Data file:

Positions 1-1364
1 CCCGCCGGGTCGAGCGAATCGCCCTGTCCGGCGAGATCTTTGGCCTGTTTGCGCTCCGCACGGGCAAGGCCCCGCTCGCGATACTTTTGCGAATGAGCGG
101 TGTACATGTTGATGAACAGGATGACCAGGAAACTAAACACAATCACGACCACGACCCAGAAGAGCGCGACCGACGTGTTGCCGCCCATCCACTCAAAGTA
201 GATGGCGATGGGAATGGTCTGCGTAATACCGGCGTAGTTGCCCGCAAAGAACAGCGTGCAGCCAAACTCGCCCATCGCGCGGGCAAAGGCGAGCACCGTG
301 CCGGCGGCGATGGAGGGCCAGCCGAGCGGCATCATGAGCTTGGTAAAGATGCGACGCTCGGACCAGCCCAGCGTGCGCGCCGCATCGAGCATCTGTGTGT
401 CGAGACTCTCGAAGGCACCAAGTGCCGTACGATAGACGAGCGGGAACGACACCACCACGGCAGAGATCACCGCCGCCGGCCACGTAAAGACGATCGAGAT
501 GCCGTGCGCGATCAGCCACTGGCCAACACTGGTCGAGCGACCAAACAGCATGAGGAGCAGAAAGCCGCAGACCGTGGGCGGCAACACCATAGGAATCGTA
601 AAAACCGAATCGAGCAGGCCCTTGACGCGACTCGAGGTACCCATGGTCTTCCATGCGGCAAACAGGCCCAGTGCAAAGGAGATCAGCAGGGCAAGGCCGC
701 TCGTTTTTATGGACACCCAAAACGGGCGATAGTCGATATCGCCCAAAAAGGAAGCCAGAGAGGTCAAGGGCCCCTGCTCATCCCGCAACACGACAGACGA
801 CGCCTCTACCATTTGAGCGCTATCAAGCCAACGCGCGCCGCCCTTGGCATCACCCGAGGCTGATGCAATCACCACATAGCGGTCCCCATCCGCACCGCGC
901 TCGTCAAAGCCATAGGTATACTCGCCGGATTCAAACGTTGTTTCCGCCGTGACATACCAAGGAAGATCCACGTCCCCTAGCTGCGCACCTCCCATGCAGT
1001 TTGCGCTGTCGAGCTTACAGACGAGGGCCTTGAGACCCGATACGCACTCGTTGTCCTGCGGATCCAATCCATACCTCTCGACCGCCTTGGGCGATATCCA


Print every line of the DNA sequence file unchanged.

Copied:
Positions 1-1364
1 CCCGCCGGGTCGAGCGAATCGCCCTGTCCGGCGAGATCTTTGGCCTGTTTGCGCTCCGCACGGGCAAGGCCCCGCTCGCGATACTTTTGCGAATGAGCGG
101 TGTACATGTTGATGAACAGGATGACCAGGAAACTAAACACAATCACGACCACGACCCAGAAGAGCGCGACCGACGTGTTGCCGCCCATCCACTCAAAGTA
201 GATGGCGATGGGAATGGTCTGCGTAATACCGGCGTAGTTGCCCGCAAAGAACAGCGTGCAGCCAAACTCGCCCATCGCGCGGGCAAAGGCGAGCACCGTG
301 CCGGCGGCGATGGAGGGCCAGCCGAGCGGCATCATGAGCTTGGTAAAGATGCGACGCTCGGACCAGCCCAGCGTGCGCGCCGCATCGAGCATCTGTGTGT
401 CGAGACTCTCGAAGGCACCAAGTGCCGTACGATAGACGAGCGGGAACGACACCACCACGGCAGAGATCACCGCCGCCGGCCACGTAAAGACGATCGAGAT
501 GCCGTGCGCGATCAGCCACTGGCCAACACTGGTCGAGCGACCAAACAGCATGAGGAGCAGAAAGCCGCAGACCGTGGGCGGCAACACCATAGGAATCGTA
601 AAAACCGAATCGAGCAGGCCCTTGACGCGACTCGAGGTACCCATGGTCTTCCATGCGGCAAACAGGCCCAGTGCAAAGGAGATCAGCAGGGCAAGGCCGC
701 TCGTTTTTATGGACACCCAAAACGGGCGATAGTCGATATCGCCCAAAAAGGAAGCCAGAGAGGTCAAGGGCCCCTGCTCATCCCGCAACACGACAGACGA
801 CGCCTCTACCATTTGAGCGCTATCAAGCCAACGCGCGCCGCCCTTGGCATCACCCGAGGCTGATGCAATCACCACATAGCGGTCCCCATCCGCACCGCGC
901 TCGTCAAAGCCATAGGTATACTCGCCGGATTCAAACGTTGTTTCCGCCGTGACATACCAAGGAAGATCCACGTCCCCTAGCTGCGCACCTCCCATGCAGT
1001 TTGCGCTGTCGAGCTTACAGACGAGGGCCTTGAGACCCGATACGCACTCGTTGTCCTGCGGATCCAATCCATACCTCTCGACCGCCTTGGGCGATATCCA